If there’s anything the Enlightenment thinkers had in common, it was an insistence that we energetically apply the standard of reason to understanding our world, and not fall back on generators of delusion like faith, dogma, revelation, authority, charisma, mysticism, divination, visions, gut feelings or the hermeneutic parsing of sacred texts.

Great, huh? He continues:

That leads to the second ideal, science, the refining of reason to understand the world. That includes an understanding of ourselves. The Scientific Revolution was revolutionary in a way that is hard to appreciate today, now that its discoveries have become second nature to most of us.

He also talks about free enterprise:

The Enlightenment also saw the first rational analysis of prosperity. Its starting point was not how wealth is distributed but the prior question of how wealth comes to exist in the first place. Specialisation works only in a market that allows the specialists to exchange their goods and services and [Adam] Smith explained that economic activity was a form of mutually beneficial cooperation (a positive-sum game, in today’s lingo): each gets back something that is more valuable to him than what he gives up. Through voluntary exchange, people benefit others by benefiting themselves; as he wrote: “It is not from the benevolence of the butcher, the brewer, or the baker that we expect our dinner, but from their regard to their own interest. We address ourselves, not to their humanity but to their self-love.” Smith was not saying that people are ruthlessly selfish, or that they ought to be; he was one of history’s keenest commentators on human sympathy. He only said that in a market, whatever tendency people have to care for their families and themselves can work to the good of all.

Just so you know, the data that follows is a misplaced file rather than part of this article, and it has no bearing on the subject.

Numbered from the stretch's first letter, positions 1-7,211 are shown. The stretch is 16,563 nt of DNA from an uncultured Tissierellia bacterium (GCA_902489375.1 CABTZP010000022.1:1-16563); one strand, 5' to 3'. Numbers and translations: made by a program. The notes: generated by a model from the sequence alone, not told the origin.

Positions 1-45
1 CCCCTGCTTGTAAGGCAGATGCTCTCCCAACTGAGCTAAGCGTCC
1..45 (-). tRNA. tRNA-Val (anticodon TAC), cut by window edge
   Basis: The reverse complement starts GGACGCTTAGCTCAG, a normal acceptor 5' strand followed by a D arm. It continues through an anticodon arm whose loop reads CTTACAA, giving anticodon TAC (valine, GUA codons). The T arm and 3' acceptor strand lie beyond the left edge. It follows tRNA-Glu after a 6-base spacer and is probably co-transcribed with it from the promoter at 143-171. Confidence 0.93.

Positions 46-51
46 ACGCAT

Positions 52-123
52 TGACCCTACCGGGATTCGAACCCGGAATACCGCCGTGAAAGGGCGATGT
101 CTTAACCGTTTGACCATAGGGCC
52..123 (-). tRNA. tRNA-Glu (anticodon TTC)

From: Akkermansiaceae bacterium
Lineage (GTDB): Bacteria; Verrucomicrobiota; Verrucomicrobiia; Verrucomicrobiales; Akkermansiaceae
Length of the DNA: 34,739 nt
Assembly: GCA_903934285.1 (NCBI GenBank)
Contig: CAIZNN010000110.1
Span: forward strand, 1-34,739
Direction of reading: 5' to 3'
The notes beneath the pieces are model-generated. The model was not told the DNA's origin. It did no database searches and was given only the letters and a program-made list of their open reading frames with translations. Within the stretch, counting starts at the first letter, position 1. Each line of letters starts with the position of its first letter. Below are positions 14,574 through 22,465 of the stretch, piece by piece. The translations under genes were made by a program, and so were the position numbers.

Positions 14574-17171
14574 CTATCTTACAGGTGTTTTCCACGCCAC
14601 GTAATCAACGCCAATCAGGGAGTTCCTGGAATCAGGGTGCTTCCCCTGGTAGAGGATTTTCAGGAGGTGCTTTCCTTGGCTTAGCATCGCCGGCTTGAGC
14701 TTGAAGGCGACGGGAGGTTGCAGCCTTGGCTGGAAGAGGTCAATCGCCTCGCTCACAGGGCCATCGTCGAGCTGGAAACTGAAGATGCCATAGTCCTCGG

That’s enough. Now go ahead and read it all for yourself. Oh, here’s Pinker’s book at Amazon: Enlightenment Now: The Case for Reason, Science, Humanism, and Progress. There are no reviews yet, but Amazon does give us this: “My new favorite book of all time.” –Bill Gates.

You gotta admit, dear reader, this is a welcome change from posting about ol’ Hambo and the Discoveroids.

Copyright © 2018. The Sensuous Curmudgeon. All rights reserved.

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Alabama Senate Race Free Fire Zone

As many of you know, today there’s a special election in Alabama today for a US Senate seat. The candidates are Republican Roy Moore, a hard-core creationist endorsed by Trump, and Democrat Doug Jones.

Here’s Wikipedia’s write-up on Roy Moore. They say: